My blog post on Adoption Agency Accountability was also mentioned by The Adopted Ones Blog last week.  So fun!  It’s a great blog from an adoptee’s perspective.

Finally, I recommend you read Family Hope Love if you are passionate about caring for orphans and widows.  Sara is writing a book geared toward international adoption reform as a parent who has walked the journey.  She wrote a very convicting post that, I think, really highlights the role we are prospective parents play in encouraging further corruption.  It’s a tough read, but worth it.



We’re still here

Well, the world didn’t end so I’m back to buying toilet paper in bulk.

BB, just in case, worked until midnight to make sure those last few things were finished!  Gotta love that spirit.  I went promptly to bed because it’s my favorite thing to do.  As I was going to bed, I told BB two things in case the world ended.  First, that I loved him dearly and enjoyed every minute of our life together and second, that I had no desire whatsoever to survive the end of the world so not to try and save me should the opportunity arise.  Seriously, I’ve seen the movies.  Who wants to survive that?  Do you honestly want to live in a world with no running water or electricity, eating beans out of a can and running from bands of crazed cannibals?  No thanks.  I’ll go out with the nuke please.

I did spend some time thinking about the end of the world as I was going to sleep.  I don’t get into the predictions, but I do believe that God wants us to live as if every day was our last.  I was thinking through my life and contemplating any unfinished business I may have.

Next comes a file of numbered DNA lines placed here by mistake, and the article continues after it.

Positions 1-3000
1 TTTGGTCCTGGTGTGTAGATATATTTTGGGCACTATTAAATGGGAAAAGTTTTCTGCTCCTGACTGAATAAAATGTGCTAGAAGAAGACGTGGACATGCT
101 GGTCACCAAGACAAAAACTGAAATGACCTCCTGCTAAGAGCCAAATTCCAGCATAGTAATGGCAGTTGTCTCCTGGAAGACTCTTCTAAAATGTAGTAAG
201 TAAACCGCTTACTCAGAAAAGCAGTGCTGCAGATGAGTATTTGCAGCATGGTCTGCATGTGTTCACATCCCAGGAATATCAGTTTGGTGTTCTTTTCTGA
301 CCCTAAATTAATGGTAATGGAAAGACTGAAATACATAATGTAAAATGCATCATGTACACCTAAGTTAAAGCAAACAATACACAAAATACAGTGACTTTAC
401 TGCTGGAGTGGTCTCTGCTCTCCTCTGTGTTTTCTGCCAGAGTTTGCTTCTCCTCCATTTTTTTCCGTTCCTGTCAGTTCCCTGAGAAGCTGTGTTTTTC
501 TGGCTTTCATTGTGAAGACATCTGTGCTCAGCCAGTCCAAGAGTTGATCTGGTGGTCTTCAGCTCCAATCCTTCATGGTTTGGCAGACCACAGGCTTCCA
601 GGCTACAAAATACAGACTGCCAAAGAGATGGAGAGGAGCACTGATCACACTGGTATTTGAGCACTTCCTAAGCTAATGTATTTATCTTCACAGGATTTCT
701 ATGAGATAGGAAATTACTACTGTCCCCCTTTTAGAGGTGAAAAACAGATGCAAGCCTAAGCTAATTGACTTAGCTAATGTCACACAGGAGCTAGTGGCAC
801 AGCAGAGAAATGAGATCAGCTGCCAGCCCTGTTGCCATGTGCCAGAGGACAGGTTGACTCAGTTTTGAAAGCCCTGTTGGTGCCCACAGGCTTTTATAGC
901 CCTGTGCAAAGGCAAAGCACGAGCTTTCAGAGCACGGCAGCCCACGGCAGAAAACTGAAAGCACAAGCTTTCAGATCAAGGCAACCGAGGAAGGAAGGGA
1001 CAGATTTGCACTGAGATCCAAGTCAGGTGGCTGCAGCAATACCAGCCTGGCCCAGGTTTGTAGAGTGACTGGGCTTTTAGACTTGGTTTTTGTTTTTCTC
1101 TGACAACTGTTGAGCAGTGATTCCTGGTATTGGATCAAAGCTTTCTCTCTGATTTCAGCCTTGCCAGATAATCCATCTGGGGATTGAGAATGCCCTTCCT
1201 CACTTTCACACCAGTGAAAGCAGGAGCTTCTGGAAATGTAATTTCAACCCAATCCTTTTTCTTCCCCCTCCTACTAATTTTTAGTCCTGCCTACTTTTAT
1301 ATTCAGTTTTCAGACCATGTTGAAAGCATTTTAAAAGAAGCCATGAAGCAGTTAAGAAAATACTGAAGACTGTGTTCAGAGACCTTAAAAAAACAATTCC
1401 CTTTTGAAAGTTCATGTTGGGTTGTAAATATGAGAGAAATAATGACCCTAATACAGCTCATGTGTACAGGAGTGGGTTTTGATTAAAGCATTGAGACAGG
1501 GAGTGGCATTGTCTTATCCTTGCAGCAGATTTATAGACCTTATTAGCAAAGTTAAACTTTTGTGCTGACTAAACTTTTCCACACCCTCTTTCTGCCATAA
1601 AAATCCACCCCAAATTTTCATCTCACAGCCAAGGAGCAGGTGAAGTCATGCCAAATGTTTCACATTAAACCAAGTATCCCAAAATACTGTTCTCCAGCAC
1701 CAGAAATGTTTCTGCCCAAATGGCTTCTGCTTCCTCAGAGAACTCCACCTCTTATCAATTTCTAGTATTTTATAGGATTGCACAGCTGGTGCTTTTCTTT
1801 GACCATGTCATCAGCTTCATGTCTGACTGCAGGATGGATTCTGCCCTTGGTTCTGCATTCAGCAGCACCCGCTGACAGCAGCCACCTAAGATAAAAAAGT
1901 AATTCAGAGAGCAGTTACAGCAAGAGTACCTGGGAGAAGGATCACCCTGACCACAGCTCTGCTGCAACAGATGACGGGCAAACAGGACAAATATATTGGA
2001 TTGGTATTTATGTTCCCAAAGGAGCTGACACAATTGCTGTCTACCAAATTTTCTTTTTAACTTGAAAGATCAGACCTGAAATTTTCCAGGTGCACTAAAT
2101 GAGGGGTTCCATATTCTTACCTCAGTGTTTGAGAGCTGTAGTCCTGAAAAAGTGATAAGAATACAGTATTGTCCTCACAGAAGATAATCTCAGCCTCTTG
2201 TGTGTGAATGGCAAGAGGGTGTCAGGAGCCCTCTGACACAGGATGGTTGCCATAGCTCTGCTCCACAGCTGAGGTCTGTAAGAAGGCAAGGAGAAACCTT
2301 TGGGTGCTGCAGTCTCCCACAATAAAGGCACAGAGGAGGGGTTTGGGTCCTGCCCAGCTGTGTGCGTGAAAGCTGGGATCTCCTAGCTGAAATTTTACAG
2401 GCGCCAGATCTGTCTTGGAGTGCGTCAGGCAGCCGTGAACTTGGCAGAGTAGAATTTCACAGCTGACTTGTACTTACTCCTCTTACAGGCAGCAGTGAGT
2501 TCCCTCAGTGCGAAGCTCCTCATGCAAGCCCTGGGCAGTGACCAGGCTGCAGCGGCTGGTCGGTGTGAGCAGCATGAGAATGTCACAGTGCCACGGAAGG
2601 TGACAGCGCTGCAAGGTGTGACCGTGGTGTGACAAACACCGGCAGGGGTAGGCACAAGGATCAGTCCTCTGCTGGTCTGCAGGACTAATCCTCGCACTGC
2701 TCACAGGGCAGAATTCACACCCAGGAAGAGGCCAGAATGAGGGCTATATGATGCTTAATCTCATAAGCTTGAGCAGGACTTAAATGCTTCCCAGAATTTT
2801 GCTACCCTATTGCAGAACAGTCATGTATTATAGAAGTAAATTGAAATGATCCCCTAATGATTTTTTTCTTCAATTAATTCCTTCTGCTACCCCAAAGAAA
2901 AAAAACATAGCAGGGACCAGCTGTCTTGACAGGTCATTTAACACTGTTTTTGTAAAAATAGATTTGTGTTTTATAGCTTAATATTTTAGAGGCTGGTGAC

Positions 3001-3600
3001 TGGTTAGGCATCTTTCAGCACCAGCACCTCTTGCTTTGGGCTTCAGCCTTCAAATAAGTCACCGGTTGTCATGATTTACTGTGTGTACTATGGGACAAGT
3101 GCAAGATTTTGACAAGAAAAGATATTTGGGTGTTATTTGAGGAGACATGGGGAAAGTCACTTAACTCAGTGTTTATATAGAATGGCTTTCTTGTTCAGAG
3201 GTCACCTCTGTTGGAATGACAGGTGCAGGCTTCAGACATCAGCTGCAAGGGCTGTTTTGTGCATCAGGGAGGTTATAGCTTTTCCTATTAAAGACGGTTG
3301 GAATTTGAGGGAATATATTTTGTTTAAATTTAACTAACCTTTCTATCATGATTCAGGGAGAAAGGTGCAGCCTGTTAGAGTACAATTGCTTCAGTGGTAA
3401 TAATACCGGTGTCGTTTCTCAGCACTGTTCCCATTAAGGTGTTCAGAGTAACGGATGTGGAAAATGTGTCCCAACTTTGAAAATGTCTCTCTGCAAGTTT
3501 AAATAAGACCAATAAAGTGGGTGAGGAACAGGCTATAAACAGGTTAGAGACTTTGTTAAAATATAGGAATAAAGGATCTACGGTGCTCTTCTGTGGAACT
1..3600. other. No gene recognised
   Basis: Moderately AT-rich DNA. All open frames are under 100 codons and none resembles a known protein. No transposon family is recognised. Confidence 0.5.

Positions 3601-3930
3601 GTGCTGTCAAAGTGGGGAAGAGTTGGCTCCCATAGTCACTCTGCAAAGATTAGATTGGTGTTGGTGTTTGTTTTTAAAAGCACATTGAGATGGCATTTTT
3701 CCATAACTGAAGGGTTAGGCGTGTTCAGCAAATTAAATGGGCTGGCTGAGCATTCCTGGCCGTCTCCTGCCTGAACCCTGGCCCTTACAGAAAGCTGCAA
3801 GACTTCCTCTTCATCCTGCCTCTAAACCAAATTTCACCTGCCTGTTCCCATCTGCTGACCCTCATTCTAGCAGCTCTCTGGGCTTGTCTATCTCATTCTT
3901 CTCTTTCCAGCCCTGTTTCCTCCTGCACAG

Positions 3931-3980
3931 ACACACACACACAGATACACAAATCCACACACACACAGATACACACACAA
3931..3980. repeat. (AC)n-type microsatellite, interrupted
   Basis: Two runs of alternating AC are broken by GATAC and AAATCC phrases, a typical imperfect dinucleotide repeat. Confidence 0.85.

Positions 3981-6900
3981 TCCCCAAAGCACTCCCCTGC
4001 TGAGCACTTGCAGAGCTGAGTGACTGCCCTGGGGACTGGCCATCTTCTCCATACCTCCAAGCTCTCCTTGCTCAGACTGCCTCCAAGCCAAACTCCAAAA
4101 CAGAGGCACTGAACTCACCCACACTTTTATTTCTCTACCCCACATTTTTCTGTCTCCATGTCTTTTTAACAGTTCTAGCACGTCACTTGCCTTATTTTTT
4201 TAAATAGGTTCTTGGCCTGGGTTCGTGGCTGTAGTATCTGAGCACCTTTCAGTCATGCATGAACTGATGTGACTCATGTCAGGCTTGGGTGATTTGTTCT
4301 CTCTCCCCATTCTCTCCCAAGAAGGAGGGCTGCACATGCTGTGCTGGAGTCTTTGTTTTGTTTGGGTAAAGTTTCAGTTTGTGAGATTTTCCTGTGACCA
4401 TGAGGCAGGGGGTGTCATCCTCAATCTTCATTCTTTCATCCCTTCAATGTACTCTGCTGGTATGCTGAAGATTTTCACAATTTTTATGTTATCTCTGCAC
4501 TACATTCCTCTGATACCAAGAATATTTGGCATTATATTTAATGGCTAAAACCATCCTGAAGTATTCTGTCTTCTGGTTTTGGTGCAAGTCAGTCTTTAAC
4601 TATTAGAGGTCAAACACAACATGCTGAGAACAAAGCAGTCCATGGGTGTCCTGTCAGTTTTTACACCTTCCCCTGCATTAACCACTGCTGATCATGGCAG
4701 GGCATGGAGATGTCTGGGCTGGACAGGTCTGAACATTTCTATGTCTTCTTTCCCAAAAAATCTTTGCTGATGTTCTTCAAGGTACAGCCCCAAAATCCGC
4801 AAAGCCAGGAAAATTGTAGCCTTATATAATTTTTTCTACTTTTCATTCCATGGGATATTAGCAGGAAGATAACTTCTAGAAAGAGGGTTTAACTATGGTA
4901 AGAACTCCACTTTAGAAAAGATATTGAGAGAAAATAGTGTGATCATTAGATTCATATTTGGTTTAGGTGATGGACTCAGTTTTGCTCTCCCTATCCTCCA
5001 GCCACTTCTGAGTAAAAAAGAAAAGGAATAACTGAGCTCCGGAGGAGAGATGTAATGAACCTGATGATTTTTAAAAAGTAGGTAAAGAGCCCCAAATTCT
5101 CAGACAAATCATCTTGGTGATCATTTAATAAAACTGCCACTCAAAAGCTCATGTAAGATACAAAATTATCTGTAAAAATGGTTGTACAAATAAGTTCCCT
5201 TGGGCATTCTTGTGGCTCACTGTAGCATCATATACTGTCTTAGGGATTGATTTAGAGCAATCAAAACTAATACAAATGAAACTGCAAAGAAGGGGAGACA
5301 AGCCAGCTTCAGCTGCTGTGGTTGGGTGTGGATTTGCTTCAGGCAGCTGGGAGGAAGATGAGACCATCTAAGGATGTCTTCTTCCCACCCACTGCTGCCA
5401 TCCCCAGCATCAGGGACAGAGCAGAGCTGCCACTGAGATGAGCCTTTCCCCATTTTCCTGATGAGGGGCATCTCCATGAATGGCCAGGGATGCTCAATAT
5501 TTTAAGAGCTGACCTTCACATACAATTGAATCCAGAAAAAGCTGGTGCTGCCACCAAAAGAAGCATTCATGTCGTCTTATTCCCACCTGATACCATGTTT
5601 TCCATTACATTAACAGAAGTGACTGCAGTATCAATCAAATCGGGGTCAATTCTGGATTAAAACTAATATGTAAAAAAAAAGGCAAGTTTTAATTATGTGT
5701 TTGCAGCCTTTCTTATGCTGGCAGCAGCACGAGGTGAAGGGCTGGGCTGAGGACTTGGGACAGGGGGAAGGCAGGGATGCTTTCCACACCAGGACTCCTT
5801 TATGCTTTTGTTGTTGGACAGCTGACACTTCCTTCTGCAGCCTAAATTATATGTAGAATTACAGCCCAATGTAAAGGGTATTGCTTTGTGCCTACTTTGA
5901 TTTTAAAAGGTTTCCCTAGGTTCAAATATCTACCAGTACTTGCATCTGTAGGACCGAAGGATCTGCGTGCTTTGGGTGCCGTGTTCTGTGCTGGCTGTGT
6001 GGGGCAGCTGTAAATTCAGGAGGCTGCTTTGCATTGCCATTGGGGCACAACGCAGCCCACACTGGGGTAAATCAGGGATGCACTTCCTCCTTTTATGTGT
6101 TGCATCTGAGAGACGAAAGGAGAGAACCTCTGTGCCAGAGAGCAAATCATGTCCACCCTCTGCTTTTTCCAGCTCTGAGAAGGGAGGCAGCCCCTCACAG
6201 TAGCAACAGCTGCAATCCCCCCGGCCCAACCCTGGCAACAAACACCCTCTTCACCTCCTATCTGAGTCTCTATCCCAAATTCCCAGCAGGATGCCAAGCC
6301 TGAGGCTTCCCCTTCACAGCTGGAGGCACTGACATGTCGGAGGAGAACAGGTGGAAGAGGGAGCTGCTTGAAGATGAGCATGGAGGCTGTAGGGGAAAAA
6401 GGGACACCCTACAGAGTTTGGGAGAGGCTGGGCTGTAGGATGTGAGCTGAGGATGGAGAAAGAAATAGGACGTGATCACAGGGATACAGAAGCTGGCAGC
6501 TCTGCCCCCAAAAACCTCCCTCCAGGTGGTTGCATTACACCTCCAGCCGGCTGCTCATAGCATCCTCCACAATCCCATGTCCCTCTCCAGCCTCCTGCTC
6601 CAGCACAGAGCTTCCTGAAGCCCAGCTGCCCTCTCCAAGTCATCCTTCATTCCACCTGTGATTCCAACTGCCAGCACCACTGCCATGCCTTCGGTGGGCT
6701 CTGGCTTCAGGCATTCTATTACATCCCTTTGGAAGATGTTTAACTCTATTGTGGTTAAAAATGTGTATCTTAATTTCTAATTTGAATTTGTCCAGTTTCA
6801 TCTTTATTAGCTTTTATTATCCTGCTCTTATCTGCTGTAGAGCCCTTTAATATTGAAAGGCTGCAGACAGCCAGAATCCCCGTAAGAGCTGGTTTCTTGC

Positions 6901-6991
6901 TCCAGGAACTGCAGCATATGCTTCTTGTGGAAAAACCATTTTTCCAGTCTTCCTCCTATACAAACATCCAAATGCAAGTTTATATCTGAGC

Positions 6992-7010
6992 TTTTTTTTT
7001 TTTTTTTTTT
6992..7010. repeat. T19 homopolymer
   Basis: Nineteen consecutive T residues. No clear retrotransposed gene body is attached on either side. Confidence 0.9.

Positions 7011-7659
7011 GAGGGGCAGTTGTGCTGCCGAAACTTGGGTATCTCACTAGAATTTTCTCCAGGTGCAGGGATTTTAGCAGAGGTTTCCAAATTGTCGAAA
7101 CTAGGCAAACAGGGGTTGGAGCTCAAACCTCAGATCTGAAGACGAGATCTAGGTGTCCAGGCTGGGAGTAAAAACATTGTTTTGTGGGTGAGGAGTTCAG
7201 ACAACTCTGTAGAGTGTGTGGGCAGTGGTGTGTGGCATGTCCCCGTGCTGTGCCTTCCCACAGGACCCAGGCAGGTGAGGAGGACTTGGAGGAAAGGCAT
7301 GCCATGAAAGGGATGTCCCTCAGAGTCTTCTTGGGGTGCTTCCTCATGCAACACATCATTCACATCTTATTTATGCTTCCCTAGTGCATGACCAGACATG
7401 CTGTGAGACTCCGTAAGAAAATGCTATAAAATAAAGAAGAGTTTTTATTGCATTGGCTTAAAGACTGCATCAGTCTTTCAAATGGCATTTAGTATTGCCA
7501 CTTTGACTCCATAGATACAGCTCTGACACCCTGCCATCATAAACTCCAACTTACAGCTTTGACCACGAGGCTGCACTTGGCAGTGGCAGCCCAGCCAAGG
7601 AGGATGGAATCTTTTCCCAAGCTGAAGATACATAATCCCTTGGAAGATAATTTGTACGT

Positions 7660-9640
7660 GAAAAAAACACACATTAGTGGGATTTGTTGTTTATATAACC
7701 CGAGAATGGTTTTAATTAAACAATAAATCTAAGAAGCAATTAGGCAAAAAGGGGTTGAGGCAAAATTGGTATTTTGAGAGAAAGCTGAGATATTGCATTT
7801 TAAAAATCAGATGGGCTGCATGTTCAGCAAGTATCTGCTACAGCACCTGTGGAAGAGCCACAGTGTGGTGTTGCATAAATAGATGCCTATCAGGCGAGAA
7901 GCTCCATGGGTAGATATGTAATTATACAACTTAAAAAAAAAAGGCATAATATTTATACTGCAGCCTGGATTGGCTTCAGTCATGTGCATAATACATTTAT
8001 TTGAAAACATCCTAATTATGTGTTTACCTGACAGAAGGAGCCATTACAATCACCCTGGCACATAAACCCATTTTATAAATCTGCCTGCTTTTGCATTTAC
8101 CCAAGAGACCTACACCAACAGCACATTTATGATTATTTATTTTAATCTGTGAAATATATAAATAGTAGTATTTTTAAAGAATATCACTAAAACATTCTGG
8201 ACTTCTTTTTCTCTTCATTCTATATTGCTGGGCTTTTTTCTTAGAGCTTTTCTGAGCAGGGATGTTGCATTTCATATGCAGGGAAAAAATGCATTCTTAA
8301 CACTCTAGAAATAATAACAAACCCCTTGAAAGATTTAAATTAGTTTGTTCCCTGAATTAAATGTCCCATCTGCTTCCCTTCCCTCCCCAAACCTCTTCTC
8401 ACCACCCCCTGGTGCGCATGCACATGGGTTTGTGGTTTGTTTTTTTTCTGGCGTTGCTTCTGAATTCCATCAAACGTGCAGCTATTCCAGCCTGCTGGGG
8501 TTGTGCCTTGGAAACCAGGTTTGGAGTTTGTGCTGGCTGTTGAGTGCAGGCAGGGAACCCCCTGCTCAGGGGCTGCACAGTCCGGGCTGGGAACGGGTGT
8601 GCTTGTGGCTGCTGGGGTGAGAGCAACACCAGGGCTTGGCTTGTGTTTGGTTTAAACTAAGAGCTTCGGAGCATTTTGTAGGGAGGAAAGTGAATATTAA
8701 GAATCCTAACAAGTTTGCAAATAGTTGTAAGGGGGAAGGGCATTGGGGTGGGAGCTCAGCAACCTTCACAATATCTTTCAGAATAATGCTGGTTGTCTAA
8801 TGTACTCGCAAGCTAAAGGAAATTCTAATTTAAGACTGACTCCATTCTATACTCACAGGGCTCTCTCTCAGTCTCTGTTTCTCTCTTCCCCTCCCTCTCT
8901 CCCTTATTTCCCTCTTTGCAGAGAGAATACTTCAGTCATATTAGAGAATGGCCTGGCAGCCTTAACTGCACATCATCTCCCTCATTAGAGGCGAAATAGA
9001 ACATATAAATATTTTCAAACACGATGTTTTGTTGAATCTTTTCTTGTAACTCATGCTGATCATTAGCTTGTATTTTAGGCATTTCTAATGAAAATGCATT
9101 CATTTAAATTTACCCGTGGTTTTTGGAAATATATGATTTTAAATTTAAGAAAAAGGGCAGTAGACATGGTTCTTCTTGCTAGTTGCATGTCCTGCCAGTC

Ultimately, I fell asleep.  But in the middle of the night I awoke in the middle of a vivid dream about confronting our adoption agency.  Then I spent about 30 minutes going over the dream and coming up with more things I would say to them if given another opportunity.  Apparently this is my unfinished business. 

I think the latest obsession comes from some phone conversations with another mom about her families’ issues with One World and then also I’ve started organizing all the photos of the children to put in storage.  I am sad because I so want to be over it.  I desperately want to forgive and move on.  I don’t want this bitterness to take root.   At the same time, it’s necessary to stay in the fight.  I truly think God is uniquely using me to advocate for other families and children, to educate people and to encourage change.  I love it, and I’m grateful for the privilege.  But it’s hard to re-live the drama over and over again.